Point Reyes Seashore

City life is great, but there is a whole other world just outside of San Francisco that is worth going the extra mile.  Drive up about an hour from the city and you will be met with towering trees and endless wilderness.  The two-lane highway takes you through giant  Douglas-fir and Bishop Pine trees where you might even see a family of deer pop out on the road.   It’s just you and your headlights through the pitch black forest that takes you out to 80 miles of the most breathtaking views of shoreline and cliffs.

If taking pictures is your thing, there are plenty of photo ops along the way.  My favorite starting with the abandoned S.S. Point Reyes, the shipwreck that sits on a sandbar behind the local Inverness Store.



Popular among painters and photographers because of the spectacular picture perfect setting.  I visited in October and rumor was that the abandoned ship would be taken down because of damage caused by a fire.  It really looks like something out of a Nicholas Sparks movie.  Little rustic town with a handful of shops and a beautiful calm shoreline.  All you need is a love story.


After about 45 minutes of the serene Sir Francis Drake Blvd., you are met with the picturesque Point Reyes Seashore.  The white sand-stone cliffs make it a beautiful back drop for more pictures.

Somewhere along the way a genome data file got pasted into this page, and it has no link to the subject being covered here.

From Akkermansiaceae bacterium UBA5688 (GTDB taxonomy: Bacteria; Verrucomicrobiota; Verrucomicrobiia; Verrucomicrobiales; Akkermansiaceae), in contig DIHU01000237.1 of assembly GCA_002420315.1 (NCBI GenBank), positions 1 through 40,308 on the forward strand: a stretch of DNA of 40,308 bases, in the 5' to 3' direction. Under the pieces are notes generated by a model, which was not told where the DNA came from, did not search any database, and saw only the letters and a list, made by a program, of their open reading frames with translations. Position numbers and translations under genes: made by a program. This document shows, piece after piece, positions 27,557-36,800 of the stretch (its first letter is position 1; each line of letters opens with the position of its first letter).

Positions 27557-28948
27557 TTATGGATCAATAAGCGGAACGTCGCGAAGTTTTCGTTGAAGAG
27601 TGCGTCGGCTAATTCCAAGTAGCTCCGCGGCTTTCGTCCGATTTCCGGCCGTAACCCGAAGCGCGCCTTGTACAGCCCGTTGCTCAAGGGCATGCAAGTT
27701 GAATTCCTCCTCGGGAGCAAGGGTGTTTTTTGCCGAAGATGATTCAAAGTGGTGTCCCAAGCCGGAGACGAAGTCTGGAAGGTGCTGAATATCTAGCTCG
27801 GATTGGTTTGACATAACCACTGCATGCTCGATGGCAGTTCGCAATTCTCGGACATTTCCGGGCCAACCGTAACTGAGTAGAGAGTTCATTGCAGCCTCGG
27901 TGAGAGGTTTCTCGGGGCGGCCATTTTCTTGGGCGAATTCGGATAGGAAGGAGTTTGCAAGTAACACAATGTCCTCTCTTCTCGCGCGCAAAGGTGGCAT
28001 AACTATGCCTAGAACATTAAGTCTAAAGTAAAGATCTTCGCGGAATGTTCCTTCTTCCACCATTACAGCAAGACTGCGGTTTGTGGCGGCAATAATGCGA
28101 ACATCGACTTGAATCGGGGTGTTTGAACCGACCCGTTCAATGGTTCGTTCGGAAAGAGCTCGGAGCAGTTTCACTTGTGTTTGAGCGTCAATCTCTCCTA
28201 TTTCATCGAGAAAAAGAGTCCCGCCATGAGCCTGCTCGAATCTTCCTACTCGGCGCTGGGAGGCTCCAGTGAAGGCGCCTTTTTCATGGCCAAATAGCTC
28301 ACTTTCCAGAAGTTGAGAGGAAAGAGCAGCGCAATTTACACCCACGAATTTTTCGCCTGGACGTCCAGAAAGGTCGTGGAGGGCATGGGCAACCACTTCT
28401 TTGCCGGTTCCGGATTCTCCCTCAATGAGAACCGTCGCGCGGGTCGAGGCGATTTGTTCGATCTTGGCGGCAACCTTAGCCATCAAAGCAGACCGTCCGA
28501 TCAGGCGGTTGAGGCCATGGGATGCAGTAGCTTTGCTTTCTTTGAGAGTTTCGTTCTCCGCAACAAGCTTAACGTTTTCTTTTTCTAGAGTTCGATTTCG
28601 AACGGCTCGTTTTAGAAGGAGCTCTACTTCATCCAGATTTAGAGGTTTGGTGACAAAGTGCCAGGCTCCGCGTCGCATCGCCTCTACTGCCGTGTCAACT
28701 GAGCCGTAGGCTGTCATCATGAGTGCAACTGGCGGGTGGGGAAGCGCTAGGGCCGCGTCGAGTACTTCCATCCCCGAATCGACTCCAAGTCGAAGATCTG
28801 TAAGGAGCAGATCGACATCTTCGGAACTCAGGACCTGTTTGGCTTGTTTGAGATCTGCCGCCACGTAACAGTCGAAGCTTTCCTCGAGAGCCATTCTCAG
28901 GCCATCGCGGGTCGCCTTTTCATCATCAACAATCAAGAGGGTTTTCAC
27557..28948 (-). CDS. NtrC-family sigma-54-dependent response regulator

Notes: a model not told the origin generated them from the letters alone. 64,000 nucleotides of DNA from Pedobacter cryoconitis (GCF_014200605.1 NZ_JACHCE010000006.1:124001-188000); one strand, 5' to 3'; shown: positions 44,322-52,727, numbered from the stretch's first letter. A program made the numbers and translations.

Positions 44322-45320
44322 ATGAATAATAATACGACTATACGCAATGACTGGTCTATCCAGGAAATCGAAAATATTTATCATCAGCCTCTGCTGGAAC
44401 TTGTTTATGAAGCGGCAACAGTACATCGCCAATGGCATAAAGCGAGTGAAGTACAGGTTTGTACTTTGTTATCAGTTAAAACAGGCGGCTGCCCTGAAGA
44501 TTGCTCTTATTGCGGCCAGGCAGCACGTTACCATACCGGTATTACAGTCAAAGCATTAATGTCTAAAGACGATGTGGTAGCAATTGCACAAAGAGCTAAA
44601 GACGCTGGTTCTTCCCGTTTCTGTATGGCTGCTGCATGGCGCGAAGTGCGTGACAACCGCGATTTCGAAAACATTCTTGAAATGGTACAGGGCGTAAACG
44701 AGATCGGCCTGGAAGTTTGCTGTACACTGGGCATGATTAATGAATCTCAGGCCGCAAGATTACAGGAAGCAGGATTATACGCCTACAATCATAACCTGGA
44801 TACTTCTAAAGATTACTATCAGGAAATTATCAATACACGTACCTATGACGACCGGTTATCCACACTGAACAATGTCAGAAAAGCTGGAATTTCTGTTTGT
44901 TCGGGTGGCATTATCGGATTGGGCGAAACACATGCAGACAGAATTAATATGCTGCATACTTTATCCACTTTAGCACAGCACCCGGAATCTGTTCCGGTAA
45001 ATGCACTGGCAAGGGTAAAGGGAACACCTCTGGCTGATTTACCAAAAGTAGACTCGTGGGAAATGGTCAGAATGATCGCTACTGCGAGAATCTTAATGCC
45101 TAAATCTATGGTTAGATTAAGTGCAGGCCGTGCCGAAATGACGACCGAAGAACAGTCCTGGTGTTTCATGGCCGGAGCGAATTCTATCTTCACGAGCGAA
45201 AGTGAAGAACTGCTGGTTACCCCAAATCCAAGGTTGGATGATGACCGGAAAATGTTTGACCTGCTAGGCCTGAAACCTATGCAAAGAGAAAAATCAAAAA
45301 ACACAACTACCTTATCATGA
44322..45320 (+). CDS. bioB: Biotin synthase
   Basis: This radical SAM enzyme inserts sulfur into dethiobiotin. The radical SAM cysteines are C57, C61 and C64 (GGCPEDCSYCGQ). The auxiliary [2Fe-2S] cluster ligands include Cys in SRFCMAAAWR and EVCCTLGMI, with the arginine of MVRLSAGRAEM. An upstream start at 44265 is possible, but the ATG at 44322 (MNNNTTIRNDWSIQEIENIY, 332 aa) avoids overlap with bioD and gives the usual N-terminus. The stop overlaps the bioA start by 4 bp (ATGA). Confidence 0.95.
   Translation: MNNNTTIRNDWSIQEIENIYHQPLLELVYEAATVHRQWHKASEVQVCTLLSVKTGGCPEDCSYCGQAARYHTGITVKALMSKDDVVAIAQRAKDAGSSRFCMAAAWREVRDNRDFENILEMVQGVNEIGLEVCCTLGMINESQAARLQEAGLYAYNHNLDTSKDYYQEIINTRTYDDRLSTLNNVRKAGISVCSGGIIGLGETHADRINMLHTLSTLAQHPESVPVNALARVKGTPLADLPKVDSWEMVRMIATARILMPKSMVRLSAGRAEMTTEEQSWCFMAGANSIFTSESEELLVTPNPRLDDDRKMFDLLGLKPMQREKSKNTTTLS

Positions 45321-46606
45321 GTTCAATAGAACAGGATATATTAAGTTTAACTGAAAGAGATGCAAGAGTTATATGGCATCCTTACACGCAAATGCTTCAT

Once you park you can either continue enjoying the views or walk up 1-mile to the lighthouse.  Highly recommend to make it down to see it!  As you make your way down to the historic landmark, you are surrounded by 360-degree views of the Pacific Ocean.  Depending on when you visit, you can spot the whales migrating to warmer waters.


It’s 300 steps down to the lighthouse, which means 300 steps up when you’re done!  Best quick workout ever.  So comfort is key! It can also get really chilly and windy up in this area.  Before heading out, check the weather.  They close down the lighthouse when there is an excess of winds.

Once you get out there the feeling of being surrounded by this enormous mass of water is a reminder that we really are tiny fish in a big world.


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